I am still having the problem with the padding between scene files appearing only on my first chapter (which in this case Scrivener thinks is my title page, not my first chapter) and not appearing on subsequent chapters. I must have something clicked incorrectly…

Erin Ivy - I haven’t had a chance to go over everything in your post, so this is a little off the cuff, but check that:

  • your folders are all checked to be included in compile in the Contents pane
  • there is some element within them that is compiling–that is, in the Format pane, make sure that there is some text showing up in the preview pane when you click on the Folder 1+ row
  • the text/folder separator in the Separators pane of Compile is set to “page break”

There isn’t a way in Scrivener at the moment to have your title page anywhere but at the beginning–it’s automatically generated and put there when you compile and is just the NCX file, so it’s based entirely on where the section breaks are in your project. We will be adding a way in the future to create your own custom TOC and override the auto-generated one, and this you’ll be able to place in your binder where you want it, but until then you could try compiling to epub instead of mobi and using a free WYSIWYG editor like Sigil to change things up, then create a mobi version from the epub.

Only items in the Draft/Manuscript folder are “eligible” to be compiled, so keeping a Front Matter section outside of that won’t work, no. There will be a way to do this in the future, so that you can essentially have a host of different documents for different types of compile all grouped in a special Front Matter folder, and you’ll be able to select at compile which to use, but again, that’s rather far off down the line at the moment as it was only just recently incorporated into the Mac version. For now you need to keep all this in the top of the Draft folder and just switch out documents if you have different versions for different compile formats.

As far as needing to uncheck the option for inserting subtitles, I haven’t the faintest idea why that impacted your project–it certainly shouldn’t make any different to the prefix, as it’s about inserting titles for “Synopsis” and “Notes” and so on if you include those elements in the compile. If you have this all set up still, could you go into File > Compile… and then click “Save” to create a file of your compile settings, then send that file as an attachment to AT literatureandlatte DOT com? I can pop it into a sample project and maybe it will give a clue as to what’s going on, and whether this is just a setting we need to adjust with your project or some odd bug. (If you’re willing but need better directions on that, give a shout; I’m not on Windows at the moment so I can’t double-check the particulars and don’t trust my memory to be more explicit.)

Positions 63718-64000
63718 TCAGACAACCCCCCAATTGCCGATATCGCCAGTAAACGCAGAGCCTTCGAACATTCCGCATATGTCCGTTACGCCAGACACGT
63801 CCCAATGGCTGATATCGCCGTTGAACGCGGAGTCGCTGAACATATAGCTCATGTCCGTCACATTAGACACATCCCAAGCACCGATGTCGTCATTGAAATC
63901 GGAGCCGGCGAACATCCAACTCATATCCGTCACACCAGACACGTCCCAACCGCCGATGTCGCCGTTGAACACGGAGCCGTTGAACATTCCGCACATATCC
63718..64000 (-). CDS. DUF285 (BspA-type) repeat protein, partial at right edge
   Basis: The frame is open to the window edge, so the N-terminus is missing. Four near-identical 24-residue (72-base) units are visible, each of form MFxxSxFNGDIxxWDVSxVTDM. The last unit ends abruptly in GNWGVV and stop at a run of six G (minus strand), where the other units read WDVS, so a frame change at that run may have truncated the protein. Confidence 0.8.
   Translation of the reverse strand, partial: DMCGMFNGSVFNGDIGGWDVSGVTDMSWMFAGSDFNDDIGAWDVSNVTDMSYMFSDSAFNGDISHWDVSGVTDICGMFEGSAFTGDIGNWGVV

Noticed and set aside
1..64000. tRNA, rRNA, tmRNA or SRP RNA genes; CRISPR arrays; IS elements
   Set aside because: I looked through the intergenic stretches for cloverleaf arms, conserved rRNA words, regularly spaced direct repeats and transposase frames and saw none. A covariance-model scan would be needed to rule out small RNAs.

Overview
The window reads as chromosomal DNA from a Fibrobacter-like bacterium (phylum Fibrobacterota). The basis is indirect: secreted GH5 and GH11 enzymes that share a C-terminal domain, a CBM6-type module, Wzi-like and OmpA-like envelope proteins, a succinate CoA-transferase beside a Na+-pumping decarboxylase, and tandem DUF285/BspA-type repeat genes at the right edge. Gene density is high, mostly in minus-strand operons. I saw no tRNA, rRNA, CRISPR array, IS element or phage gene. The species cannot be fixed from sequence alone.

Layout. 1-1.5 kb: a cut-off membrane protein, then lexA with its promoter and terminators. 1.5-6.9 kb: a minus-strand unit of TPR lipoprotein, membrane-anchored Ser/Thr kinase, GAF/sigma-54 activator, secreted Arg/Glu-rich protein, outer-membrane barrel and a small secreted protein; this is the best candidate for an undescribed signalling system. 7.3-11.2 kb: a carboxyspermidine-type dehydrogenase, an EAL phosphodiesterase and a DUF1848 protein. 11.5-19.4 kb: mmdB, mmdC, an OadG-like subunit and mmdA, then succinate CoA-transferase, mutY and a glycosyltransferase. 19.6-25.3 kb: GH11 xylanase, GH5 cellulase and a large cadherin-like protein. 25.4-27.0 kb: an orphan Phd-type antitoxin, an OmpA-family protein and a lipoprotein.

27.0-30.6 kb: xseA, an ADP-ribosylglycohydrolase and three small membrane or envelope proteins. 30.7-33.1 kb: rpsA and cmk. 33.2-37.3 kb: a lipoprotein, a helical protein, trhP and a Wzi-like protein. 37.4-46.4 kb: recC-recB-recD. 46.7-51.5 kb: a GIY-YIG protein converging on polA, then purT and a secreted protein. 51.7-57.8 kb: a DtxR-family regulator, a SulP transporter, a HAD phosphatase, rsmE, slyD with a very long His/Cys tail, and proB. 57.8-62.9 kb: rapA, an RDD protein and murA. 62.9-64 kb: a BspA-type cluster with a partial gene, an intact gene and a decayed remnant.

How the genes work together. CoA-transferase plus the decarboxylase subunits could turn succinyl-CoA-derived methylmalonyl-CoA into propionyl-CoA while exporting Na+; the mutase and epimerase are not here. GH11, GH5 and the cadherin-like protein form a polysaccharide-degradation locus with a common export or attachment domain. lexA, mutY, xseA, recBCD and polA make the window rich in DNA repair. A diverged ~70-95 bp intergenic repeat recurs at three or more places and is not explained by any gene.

I think I missed a couple other things, so I’ll pop back later and take a better look.

Hi – I don’t want to take over this thread but I have a question pertaining to compiling in the Kindle format. I’ve compiled my book in a Kindle mobi ebook at it opens in the Kindle program I have on my PC. However, when I transfer the mobi file over to my Android phone into my Kindle App folder, it’s not working. I see my book’s cover in my Kindle app library but when I click on it, everything is blank. No cover, table of contents, or text. The reading progress bar at the bottom acts like there’s text but nothing comes up. Does anyone know what the problem could be?

yep, yep, and yep

Do you mean TOC here? Because I am not getting a title page automatically generated. Since the TOC is auto generate and comes first, this means it comes before any title page I create, which isn’t customary.

That’s what I thought! I found this puzzling. I did prepare the compile files for you as you suggested. Then I went back in and fiddled with the subtitled check again. Couldn’t get the problem I was having to repeat! Glitch, I guess.

So I think the last thing is the fact that my padding at the front of chapters is only showing up on the first chapter (which is now my front matter.) I put that in my email and will send you a compiled .mobi as well.


WriterNYC - I’m going to want to try this too, so I thought I would give it a try! I have an Android phone and a Kindle Fire.

How are you transferring your file to your phone? I saw somewhere that the way to get it on either device was to email it and open it on that device. However, my .mobi doesn’t have the standard download button, which is odd but I could get it to download on the Kindle Fire just by clicking on the name. But then it says that “can not open file.” I thought maybe it was the size of my test cover, but I took that off and it still won’t open.

Let me know how you move yours over to your phone and I’ll try it with mine and see if I can see inside.

Are you putting the .mobi files in the Kindle’s /documents folder? If so they will show up under the Documents tab on the Fire, not the Books tab. To my knowledge the Fire doesn’t let you organise books like the standard Kindles do. That was one thing that disappointed me about it. I don’t trust cloud services as a real backup. I download all of the Kindel books I buy to my computer. With the e-ink Kindles I can manage the contents of the Kindle myself, but it doesn’t seem to be so straightforward on the Fire. I’ll have to play with it some more when I get home though.

It’s likely nothing with the .mobi file itself. I wouldn’t rule it out, but I’ve been compiling .mobi files to my e-ink Kindle for proofing for quite some time now, I’ve done it hundreds of times successfully. It seems to be the Fire that has issues.

I don’t have an Android phone, so I can’t answer that, but if the Kindle software is anything like on Apple’s mobiles, you might need to upload the .mobi to your Amazon Cloud Drive to get it on—or e-mail it to the device, but that can cost money if it is a large book.